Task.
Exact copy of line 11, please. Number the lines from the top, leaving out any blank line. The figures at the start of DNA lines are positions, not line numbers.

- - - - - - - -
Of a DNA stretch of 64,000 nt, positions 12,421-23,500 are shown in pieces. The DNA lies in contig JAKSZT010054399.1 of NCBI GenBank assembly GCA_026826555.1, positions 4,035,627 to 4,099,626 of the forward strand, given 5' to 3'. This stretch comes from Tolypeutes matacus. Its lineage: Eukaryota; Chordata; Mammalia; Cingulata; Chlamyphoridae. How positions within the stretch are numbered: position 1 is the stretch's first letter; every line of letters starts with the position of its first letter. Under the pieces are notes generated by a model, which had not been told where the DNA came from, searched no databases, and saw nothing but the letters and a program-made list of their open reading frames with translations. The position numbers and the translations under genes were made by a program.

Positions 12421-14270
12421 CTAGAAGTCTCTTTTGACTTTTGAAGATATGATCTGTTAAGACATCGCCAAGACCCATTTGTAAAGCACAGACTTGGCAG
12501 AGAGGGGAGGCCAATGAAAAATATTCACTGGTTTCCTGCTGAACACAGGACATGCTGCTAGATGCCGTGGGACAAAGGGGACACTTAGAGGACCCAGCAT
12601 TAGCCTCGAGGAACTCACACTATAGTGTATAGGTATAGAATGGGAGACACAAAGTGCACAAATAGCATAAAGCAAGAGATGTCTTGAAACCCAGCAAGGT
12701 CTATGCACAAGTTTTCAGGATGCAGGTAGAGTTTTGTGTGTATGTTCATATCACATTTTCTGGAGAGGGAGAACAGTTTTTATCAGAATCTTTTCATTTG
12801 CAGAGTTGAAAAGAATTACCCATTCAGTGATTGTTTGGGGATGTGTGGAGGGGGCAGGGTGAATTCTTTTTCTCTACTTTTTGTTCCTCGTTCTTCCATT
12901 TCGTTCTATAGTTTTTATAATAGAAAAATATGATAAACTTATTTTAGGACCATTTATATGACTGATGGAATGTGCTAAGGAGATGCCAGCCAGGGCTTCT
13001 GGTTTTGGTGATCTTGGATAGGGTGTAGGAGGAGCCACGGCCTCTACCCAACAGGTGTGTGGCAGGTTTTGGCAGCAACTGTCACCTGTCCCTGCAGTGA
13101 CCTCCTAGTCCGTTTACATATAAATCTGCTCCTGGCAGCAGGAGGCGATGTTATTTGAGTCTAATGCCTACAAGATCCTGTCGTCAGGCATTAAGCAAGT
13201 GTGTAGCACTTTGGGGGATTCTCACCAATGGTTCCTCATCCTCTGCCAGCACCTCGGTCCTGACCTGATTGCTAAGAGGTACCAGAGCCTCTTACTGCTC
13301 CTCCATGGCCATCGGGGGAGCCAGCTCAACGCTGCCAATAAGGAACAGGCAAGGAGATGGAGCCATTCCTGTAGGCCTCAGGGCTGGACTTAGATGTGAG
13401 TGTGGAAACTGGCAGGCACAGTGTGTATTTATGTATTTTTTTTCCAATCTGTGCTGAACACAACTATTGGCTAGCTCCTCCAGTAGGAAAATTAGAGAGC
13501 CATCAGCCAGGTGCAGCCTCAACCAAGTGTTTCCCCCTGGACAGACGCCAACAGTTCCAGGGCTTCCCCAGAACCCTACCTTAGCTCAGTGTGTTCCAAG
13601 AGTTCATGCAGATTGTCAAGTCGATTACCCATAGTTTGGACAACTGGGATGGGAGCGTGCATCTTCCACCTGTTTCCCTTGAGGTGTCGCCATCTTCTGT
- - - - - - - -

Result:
13201 GTGTAGCACTTTGGGGGATTCTCACCAATGGTTCCTCATCCTCTGCCAGCACCTCGGTCCTGACCTGATTGCTAAGAGGTACCAGAGCCTCTTACTGCTC